From Fast Food to Firm
Robert Chawner – From Fast Food to Firm
Life after A-Levels
I had just completed my A-Levels and was waiting for my results, trying to figure out what I wanted to do as my next step. I had no real idea of what it was I wanted to do until I sat and read through a book about law and decided, “Yes, this was for me!” I applied for university places because I thought doing a law degree would be a good option. And then as I researched more, I thought, “Do I really want to be saddled with lots of student debt?”
One day, I was browsing through a page giving advice into how to get into a legal career and most of it was about the university path, then going on to a Legal Practice course. I remember clicking on a link that was about other routes into law and it had a flow chart describing the CILEx route into law. Unless I’d gone into that page, I’d have never found out about it. When I started doing more research about it, I began to think that the CILEx route was too good to be true. It’s cheaper, a student can work through their studies, it is overall better. I talked to my family about it and they advised me to stick to the proven university route. I was very unsure about what to do, partly because I thought the CILEx route was not real!
A week before I received my A-Level results and made my final decision about whether I should go to university, I talked to staff at LTC about studying CILEx. They explained my options and how the CILEx route would work out in the long term. After that conversation, I decided to go with LTC’s CILEx course and turned down my university place.
After that, my biggest concern was getting a job in a law firm. All the other students on my course were already working in a firm and I was working at McDonald’s at the time. I applied for a job as a Trainee Legal Executive with Whitehead Monkton and landed the job! They were looking for someone who was studying the CILEx Level 3 course. I did not know too much about law at this stage, just conveyancing which I was studying at the time. They placed me in the Tax and Estate Planning department, (Private Client). At first, I thought this area of law might not be that interesting, but the more I trained and the more work I did within that area of law, the more fascinated I became. It’s all about personal lives, drafting wills, lasting powers of attorney and helping bereaved family members to deal with somebody’s estate after they die. There’s a lot of problem solving, and we see new clients every week. I’ll be sticking to this area of law.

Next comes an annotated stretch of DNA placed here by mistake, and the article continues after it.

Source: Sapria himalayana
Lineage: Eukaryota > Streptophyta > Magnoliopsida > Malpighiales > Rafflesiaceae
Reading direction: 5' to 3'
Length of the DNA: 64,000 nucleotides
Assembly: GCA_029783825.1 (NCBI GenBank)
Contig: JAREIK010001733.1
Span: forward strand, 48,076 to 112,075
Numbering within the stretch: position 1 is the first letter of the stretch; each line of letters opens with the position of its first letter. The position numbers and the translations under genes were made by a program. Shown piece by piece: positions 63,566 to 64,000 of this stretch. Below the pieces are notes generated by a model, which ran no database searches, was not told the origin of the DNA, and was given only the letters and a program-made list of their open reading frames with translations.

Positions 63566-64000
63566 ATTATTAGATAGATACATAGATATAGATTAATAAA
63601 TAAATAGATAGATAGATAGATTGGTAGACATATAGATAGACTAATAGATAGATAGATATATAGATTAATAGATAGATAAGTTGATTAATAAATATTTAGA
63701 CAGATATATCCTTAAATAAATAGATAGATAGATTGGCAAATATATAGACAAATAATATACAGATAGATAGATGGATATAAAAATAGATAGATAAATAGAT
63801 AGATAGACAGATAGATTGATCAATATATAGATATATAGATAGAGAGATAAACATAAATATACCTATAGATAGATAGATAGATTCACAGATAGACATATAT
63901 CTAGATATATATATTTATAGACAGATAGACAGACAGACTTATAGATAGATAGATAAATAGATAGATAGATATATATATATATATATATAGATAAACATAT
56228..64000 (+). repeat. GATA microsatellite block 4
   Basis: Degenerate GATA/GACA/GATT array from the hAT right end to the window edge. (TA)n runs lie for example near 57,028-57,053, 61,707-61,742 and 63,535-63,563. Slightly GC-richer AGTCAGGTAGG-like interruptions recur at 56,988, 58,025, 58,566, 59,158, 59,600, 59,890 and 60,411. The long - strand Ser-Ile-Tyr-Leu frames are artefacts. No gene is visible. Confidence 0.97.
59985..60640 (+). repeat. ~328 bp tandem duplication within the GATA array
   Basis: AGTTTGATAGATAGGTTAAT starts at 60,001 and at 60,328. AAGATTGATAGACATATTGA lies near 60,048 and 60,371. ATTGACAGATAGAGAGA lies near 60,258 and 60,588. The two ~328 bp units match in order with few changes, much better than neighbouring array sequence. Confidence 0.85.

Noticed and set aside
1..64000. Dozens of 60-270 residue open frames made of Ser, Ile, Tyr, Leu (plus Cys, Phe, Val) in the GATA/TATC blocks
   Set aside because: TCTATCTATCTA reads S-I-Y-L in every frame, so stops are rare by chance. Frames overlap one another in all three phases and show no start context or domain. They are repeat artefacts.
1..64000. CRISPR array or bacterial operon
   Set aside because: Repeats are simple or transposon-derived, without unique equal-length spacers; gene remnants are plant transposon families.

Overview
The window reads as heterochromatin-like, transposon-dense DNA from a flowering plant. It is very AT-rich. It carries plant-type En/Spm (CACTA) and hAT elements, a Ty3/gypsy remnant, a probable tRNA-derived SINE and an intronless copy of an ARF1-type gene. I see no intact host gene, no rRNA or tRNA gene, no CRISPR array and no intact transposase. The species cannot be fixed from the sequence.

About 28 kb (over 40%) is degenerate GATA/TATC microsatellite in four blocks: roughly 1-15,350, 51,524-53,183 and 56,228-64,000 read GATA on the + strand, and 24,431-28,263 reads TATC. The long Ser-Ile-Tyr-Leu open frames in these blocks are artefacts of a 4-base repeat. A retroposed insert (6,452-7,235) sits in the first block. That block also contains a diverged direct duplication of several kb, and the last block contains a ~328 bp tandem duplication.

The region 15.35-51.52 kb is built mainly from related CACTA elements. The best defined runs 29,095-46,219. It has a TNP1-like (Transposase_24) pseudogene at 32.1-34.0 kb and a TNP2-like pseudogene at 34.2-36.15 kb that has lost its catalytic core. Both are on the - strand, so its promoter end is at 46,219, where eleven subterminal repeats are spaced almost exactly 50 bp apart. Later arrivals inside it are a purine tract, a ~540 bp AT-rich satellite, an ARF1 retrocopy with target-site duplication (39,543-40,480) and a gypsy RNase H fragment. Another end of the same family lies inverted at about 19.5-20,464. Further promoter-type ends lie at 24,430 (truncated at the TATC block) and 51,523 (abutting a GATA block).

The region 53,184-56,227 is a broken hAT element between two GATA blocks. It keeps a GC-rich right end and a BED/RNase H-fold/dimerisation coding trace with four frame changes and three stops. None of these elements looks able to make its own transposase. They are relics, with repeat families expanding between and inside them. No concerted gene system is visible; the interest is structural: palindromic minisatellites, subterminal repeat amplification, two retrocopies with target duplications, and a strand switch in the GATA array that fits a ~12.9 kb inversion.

I have been in full-time work for one and a half years and I study on my lunch breaks. I open a textbook or go to the online classroom and read through the material. If I’m studying for an exam, I’ll spend one or two hours after work doing extra study. I also do a lot of past papers; I find that’s a useful way of revising for exams because it really draws out what you don’t know and the gaps you need to fill in preparation for the actual exam.
My Quest for Results
Working in a law firm and studying law at the same time has been vital for me. I’ve applied things I’ve learned, even in law subjects that aren’t specifically to do with private client, to my job. And there’s been lots of times when a law concept has made sense because I’ve dealt with it on a practical level. My biggest bit of advice to anyone who is looking to study law is get a job in a law firm. Any job. Even if it’s a receptionist or administrative job. Being in that environment will really help you contextualise your learning.
So far, studying CILEx with LTC has been great. I’ve personally come a long way from school leaver working in McDonald’s, dreaming about doing law but being very worried about huge student debt, to someone with one and a half years of practical experience under their belt and two years of study. In four years’ time, if I’ve calculated my exams for level 6 properly, I see myself as having qualified for a year and being at the end of my qualifying journey. For me that’s a personal goal that I believe I will be able to reach. I am aiming to be a 24-year-old qualified legal practitioner!
I’m glad I’ve been able to do what I’ve done. It wouldn’t have been possible with university and I think CILEx has done a good job in that their courses can be accessed by anyone, at any age, at any time in their life.